The court found further that the program established by Education Code section 59300 was a "new program" insofar as the school district was concerned since, at the time it was enacted in 1981, school districts were not required to contribute to the education of their students at the state-operated schools. The court concluded that a shift in funding of an existing program from the state to a local entity constitutes a new program within the meaning of section 6. "The intent of the section [section 6] would plainly be violated if the state could, while retaining administrative control of programs it has supported with state tax money, simply shift the cost of the programs to local government on the theory that the shift does not violate section 6 ... because the programs are not 'new.' Whether the shifting of costs is accomplished by compelling local governments to pay the cost of entirely new programs created by the state, or by compelling them to accept financial responsibility in whole or in part for a program which was funded entirely by the state before the advent of article XIIIB, the result seems equally violative of the fundamental purpose underlying section 6 of that article." (Lucia Mar, supra, 44 Cal.3d at p. 836, fn. omitted.) fn. 2

City and the amici curiae cities contend that the principles expressed in Lucia Mar compel the same result here. Section 29550, they argue, is a classic example of the state attempting to shift to local entities the financial responsibility for providing public services. As in Lucia Mar, the program is "new" as to City because City has not formerly been required to contribute financially to services provided via the booking process. And, as the Lucia Mar court explained, it does not matter that City itself is not required to provide the services; a shift in funding of an existing program from the State to the local level qualifies as a "new program" under section 6.

The flaw in City's reliance on Lucia Mar is that in our case the shift in funding is not from the State to the local entity but from county to city. In Lucia Mar, prior to the enactment of the statute in question, the program was funded and operated entirely by the state. Here, however, at the time section 29550 was enacted, and indeed long before that statute, the financial and administrative responsibility associated with the operation of county jails and detention of prisoners was borne entirely by the county. In the recent case of County of Los Angeles v. Commission on State Mandates, supra, 32 [45 Cal. App. 4th 1813] Cal.App.4th 805, this distinction is the focus of the court's section 6 analysis.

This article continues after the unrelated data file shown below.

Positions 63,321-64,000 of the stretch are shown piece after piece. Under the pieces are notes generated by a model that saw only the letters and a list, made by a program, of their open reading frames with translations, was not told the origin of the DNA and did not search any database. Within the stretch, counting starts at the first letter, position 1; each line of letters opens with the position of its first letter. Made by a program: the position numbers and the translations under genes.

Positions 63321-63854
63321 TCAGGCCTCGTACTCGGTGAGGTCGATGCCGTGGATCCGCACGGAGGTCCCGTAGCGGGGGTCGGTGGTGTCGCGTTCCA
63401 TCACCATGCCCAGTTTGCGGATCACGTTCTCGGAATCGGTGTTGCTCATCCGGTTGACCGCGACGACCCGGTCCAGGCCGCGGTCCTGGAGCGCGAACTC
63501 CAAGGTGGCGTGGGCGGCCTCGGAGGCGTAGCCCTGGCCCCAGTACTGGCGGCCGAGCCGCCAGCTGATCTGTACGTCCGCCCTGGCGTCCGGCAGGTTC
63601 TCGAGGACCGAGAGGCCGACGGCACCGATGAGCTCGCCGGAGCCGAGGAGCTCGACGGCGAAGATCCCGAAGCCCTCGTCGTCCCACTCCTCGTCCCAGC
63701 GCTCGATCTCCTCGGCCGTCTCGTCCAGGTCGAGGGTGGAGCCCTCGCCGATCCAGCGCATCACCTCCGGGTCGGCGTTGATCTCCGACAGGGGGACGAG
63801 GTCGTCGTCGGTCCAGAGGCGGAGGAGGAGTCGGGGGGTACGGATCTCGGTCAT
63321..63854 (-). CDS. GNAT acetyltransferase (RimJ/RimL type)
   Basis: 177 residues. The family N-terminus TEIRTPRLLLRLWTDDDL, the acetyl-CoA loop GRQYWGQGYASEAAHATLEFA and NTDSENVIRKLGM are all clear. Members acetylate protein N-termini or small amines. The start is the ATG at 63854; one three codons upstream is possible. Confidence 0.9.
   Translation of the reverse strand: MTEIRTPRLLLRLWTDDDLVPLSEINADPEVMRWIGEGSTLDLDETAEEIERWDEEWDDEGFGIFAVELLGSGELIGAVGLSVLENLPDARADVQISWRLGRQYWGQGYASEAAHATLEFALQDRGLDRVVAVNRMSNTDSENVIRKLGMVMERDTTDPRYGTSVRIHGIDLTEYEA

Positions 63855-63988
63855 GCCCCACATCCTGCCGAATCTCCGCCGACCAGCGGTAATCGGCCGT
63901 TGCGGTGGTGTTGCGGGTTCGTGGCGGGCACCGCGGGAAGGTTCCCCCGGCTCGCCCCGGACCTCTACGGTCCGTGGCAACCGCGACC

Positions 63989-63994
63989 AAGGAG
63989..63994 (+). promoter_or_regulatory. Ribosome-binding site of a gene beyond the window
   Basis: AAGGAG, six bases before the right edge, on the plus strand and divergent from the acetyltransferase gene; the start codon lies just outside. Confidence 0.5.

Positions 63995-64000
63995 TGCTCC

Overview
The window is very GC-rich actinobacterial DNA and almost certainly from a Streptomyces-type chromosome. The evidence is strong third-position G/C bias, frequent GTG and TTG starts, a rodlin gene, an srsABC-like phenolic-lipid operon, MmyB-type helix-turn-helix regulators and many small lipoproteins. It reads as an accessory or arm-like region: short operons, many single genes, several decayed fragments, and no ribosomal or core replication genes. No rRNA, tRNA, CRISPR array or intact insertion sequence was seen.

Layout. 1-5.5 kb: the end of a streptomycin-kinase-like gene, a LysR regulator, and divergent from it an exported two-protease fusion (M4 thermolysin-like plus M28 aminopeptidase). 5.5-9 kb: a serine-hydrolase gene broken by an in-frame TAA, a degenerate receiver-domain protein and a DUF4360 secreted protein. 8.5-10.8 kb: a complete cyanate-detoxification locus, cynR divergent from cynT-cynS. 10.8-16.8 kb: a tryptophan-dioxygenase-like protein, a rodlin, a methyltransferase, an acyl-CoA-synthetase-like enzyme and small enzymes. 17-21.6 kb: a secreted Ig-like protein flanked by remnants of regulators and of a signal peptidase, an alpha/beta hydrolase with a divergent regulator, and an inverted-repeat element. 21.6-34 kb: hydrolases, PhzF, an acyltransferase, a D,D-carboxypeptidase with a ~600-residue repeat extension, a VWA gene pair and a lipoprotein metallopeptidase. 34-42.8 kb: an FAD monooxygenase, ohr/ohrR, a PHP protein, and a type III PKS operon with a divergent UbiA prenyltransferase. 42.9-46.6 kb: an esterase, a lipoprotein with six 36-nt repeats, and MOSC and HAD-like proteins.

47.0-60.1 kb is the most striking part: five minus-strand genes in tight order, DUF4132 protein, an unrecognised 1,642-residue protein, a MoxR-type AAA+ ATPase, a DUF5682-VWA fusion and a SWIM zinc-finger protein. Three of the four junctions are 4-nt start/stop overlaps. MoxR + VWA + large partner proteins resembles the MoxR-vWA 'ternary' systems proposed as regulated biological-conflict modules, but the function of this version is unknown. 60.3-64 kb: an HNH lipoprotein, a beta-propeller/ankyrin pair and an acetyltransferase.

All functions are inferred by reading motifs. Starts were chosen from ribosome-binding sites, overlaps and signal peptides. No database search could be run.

In County of Los Angeles, the court of appeal addressed the question whether Penal Code section 987.9 was a state-mandated program for which counties were entitled to be reimbursed. That statute, enacted in 1977, provided that indigent defendants in capital cases could request funds for investigators and experts to assist in the preparation or presentation of the defense. Prior to 1990, costs of this program were reimbursed to the counties by the state by annual appropriations. In the Budget Act of 1990-1991, however, no appropriation was made and counties were obliged to absorb the costs. The County of Los Angeles filed a test claim with the Commission, arguing that the state's withdrawal of funding for section 987.9 costs constituted an unlawful shifting of financial responsibility for the program from the state to the counties, within the meaning of section 6 and in violation of the Supreme Court's holding in Lucia Mar.

The Court of Appeal in County of Los Angeles decided first that the requirements of Penal Code section 987.9 were not state mandated, but were mandated by the United States Constitution. As a separate basis for its opinion, however, the court found that the State's withdrawal of funds to reimburse section 987.9 costs was not a "new program" under section 6. The court distinguished Lucia Mar as follows: "In Lucia Mar, the handicapped school program in issue had been operated and administered by the State of California for many years. The court found primary responsibility rested with the state and that the transfer of financial responsibility from the state through state tax revenues to school districts through school district tax and assessment revenues in the school district treasuries imposed a new program on school districts.... [¶] In contrast, the program here has never been operated or administered by the State of California. The counties have always borne legal and financial responsibility for implementing the procedures under section 987.9. The state merely reimbursed counties for specific expenses incurred by the counties in their operation of a program for which they had a primary legal and financial responsibility. There has been no shift of costs from the state to the counties and Lucia Mar is, thus, inapposite." (County of Los Angeles v. Commission on State Mandates, supra, 32 Cal.App.4th at p. 817.)

This analysis applies equally to our case. It has long been the law in California that " ' "the expense of capture, detention and prosecution of persons charged with crime is to be borne by the county ...." ' " (County of San Luis Obispo v. Abalone Alliance (1986) 178 Cal. App. 3d 848, 859 [223 [45 Cal. App. 4th 1814] Cal.Rptr. 846].) Government Code section 29602, which was enacted in 1947, provides that "[t]he expenses necessarily incurred in the support of persons charged with or convicted of a crime and committed to the county jail ... and for other services in relation to criminal proceedings for which no specific compensation is prescribed by law are county charges." (See also Washington Township Hosp. Dist. v. County of Alameda (1968) 263 Cal. App. 2d 272, 275 [69 Cal. Rptr. 442].) The Penal Code similarly provides that county jails are kept by the sheriffs of the counties in which they are located and that the expenses in providing for prisoners in those jails are to be paid out of the county treasury. (Pen. Code, §§ 4000, 4015.)